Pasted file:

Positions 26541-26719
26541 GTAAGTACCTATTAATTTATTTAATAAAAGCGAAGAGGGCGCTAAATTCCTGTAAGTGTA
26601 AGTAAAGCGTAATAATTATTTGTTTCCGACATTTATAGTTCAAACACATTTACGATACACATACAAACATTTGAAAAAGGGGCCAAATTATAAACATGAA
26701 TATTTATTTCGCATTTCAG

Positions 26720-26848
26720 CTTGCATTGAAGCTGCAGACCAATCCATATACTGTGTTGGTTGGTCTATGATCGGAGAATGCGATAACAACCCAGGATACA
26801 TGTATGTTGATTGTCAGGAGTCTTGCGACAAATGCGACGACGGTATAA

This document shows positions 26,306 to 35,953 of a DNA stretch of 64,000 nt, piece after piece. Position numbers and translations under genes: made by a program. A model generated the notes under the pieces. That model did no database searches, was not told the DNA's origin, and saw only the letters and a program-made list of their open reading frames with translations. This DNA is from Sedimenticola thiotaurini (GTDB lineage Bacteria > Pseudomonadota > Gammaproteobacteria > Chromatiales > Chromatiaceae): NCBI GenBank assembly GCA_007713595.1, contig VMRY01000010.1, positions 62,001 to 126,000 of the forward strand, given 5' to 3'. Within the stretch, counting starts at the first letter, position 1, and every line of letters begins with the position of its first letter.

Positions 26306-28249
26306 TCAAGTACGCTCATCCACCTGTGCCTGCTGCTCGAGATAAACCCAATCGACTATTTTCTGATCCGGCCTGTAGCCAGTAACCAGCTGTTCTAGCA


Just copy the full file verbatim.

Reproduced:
Positions 26541-26719
26541 GTAAGTACCTATTAATTTATTTAATAAAAGCGAAGAGGGCGCTAAATTCCTGTAAGTGTA
26601 AGTAAAGCGTAATAATTATTTGTTTCCGACATTTATAGTTCAAACACATTTACGATACACATACAAACATTTGAAAAAGGGGCCAAATTATAAACATGAA
26701 TATTTATTTCGCATTTCAG

Positions 26720-26848
26720 CTTGCATTGAAGCTGCAGACCAATCCATATACTGTGTTGGTTGGTCTATGATCGGAGAATGCGATAACAACCCAGGATACA
26801 TGTATGTTGATTGTCAGGAGTCTTGCGACAAATGCGACGACGGTATAA

This document shows positions 26,306 to 35,953 of a DNA stretch of 64,000 nt, piece after piece. Position numbers and translations under genes: made by a program. A model generated the notes under the pieces. That model did no database searches, was not told the DNA's origin, and saw only the letters and a program-made list of their open reading frames with translations. This DNA is from Sedimenticola thiotaurini (GTDB lineage Bacteria > Pseudomonadota > Gammaproteobacteria > Chromatiales > Chromatiaceae): NCBI GenBank assembly GCA_007713595.1, contig VMRY01000010.1, positions 62,001 to 126,000 of the forward strand, given 5' to 3'. Within the stretch, counting starts at the first letter, position 1, and every line of letters begins with the position of its first letter.

Positions 26306-28249
26306 TCAAGTACGCTCATCCACCTGTGCCTGCTGCTCGAGATAAACCCAATCGACTATTTTCTGATCCGGCCTGTAGCCAGTAACCAGCTGTTCTAGCA